ISLAMABAD, Pakistan – “Tehrik Taliban Pakistan (TTP) is facing internal rifts and leadership crises. Cracks have appeared in its leadership as well as among its various sub-groups. It looks that TTP is facing its worst administrative as well as financial crises and is badly suffering from internal splits and disharmonies,” sources in South and North Waziristan claim to Dispatch News Desk (DND).
Meanwhile, sources in Islamabad also confirm that all is not well in the rank and file of TTP, and federal government, as well as law enforcing agencies, are clueless with whom peace negotiations should be initiated as demanded by the All Parties Conference (APC) held by Jamiat Ulema Islam.
According to highly-placed sources, Pakistan Muslim League (Nawaz) and Jamiat Ulema Islam (JUI) along with Jamaat-i-Islami are compelling establishment for talks with TTP, but they themselves have failed to give a lead to government with whom dialogue for peace or negotiations should be started, as Mualana Fazulur Rehman himself disowned Ahsan Ullah Ahasan as spokesman of TTP while reality is clear that he is the only TTP spokesman so far on record. Amir Jamaat-i-Islami Munawar Hassan does not recognize Hakeemullah Mehsud as true leader of Taliban. In this thick fog of ambiguity, religious parties interested in negotiations with Taliban have failed to get any response from Afghan Taliban also because Afghan Taliban are tight lipped over the issue of real leadership of Taliban in Pakistan. This also indicates that Taliban leadership in Pakistan has some serious crises within its ranks and TTP has offered for “peace talks” when it is crumbling administratively and now it is no more a “monolithic” outfit.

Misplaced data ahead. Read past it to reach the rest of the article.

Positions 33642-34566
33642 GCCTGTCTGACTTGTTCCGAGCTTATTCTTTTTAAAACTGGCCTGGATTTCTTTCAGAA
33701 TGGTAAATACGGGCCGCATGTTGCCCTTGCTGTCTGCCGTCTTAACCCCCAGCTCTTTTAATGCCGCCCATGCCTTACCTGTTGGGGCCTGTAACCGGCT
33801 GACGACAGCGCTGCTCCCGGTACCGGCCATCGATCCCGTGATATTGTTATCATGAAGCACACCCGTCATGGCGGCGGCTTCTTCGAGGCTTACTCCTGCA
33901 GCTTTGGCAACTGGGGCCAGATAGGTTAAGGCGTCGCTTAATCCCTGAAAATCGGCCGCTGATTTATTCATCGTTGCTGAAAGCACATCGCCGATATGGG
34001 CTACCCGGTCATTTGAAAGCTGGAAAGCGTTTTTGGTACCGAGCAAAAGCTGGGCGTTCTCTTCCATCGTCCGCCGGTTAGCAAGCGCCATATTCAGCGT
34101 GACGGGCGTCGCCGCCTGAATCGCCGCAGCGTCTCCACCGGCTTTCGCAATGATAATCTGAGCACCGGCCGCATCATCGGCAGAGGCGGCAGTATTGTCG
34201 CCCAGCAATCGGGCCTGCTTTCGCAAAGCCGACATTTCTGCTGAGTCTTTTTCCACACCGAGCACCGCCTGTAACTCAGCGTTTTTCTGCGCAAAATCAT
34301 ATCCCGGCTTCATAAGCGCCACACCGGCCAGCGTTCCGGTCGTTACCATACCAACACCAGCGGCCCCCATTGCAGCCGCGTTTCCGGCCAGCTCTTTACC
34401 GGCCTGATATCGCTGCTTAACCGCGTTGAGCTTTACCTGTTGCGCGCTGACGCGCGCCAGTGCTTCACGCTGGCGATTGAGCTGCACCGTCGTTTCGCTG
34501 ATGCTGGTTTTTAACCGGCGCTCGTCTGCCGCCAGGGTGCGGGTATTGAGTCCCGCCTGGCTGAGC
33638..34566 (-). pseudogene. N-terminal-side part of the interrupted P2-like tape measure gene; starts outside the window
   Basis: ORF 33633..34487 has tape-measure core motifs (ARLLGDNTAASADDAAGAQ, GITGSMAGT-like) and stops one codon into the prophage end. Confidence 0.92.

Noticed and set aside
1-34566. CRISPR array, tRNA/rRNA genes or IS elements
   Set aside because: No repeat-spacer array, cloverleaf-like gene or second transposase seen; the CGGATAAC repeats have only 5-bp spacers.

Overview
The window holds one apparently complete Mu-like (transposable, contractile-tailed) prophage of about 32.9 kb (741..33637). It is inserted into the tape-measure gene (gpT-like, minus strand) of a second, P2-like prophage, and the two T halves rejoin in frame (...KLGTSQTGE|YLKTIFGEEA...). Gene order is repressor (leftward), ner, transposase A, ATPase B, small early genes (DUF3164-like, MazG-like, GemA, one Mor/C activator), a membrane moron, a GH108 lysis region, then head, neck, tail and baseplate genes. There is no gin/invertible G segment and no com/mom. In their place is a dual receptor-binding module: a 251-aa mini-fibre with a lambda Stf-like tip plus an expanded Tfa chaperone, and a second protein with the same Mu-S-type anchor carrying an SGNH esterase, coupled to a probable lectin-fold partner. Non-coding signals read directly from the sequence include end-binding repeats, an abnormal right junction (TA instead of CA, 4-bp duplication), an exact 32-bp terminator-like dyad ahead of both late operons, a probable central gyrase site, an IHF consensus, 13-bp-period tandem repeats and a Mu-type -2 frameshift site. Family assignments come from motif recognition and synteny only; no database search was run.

The recent news about Hakeemullah Mehsud’s illness and TTP’s operational control by Wali-ur-Rehman has more to offer than a mere health issue and complicates the situation further because local former leaders of Taliban are of the view that change of command on the pretext of health issue is actually the revival of power struggle and bitterness over TTP’s leadership emerged after Beitullah Mehsud’s death on August 5, 2009.
“Wali-ur-Rehman; who has worked hard to alienate his own leader, has finally turned Hakimullah Mehsud an ineffectual figure. It is not only Hakeemullah’s feeble health that worries his sharply diminishing followership but also his weakened position in the TTP,” claim experts working on terrorism and Taliban. Some former Taliban leaders of Swat claim that Hakimullah’s short temper, reckless policies, and penchant for bitter violence gradually allowed Wali-ur-Rehman to pin him down. A source privy to their way of working said that their disputes could be a consequence of difference on distribution of money, influence in different areas, and disagreement on violent attacks in Pakistan. Tempers and tension has much risen among the two camps. In such a scenario, their internal conflicts are likely to dominate than pursuing a uniformed policy towards peace and dialogue.
Mullah Nazir’s death on January 2, 2013 in a drone strike has also caused a succession rift in his group. Although Salahuddin Ayubi, Nazir’s close relative and aid, has assumed the leadership of Mullah Nazir’s Group, other strong leadership candidates are challenging the decision. Similarly, TTP’s Darra Adamkhel Chapter (Geedar Group) is suffering a bitter row over succession of Tariq Afridi. Tariq died in February 2013 due to severe wounds suffered in a family clash. Tariq’s successor, Muhammad Arif alias Kaka, is facing many challengers to his command and sole monopoly over money matters. The group has a reputation of involvement in kidnapping and ransom cases. The succession disputes and violent power struggle in TTP are likely to intensify with more simmering dissension among the banned outfits.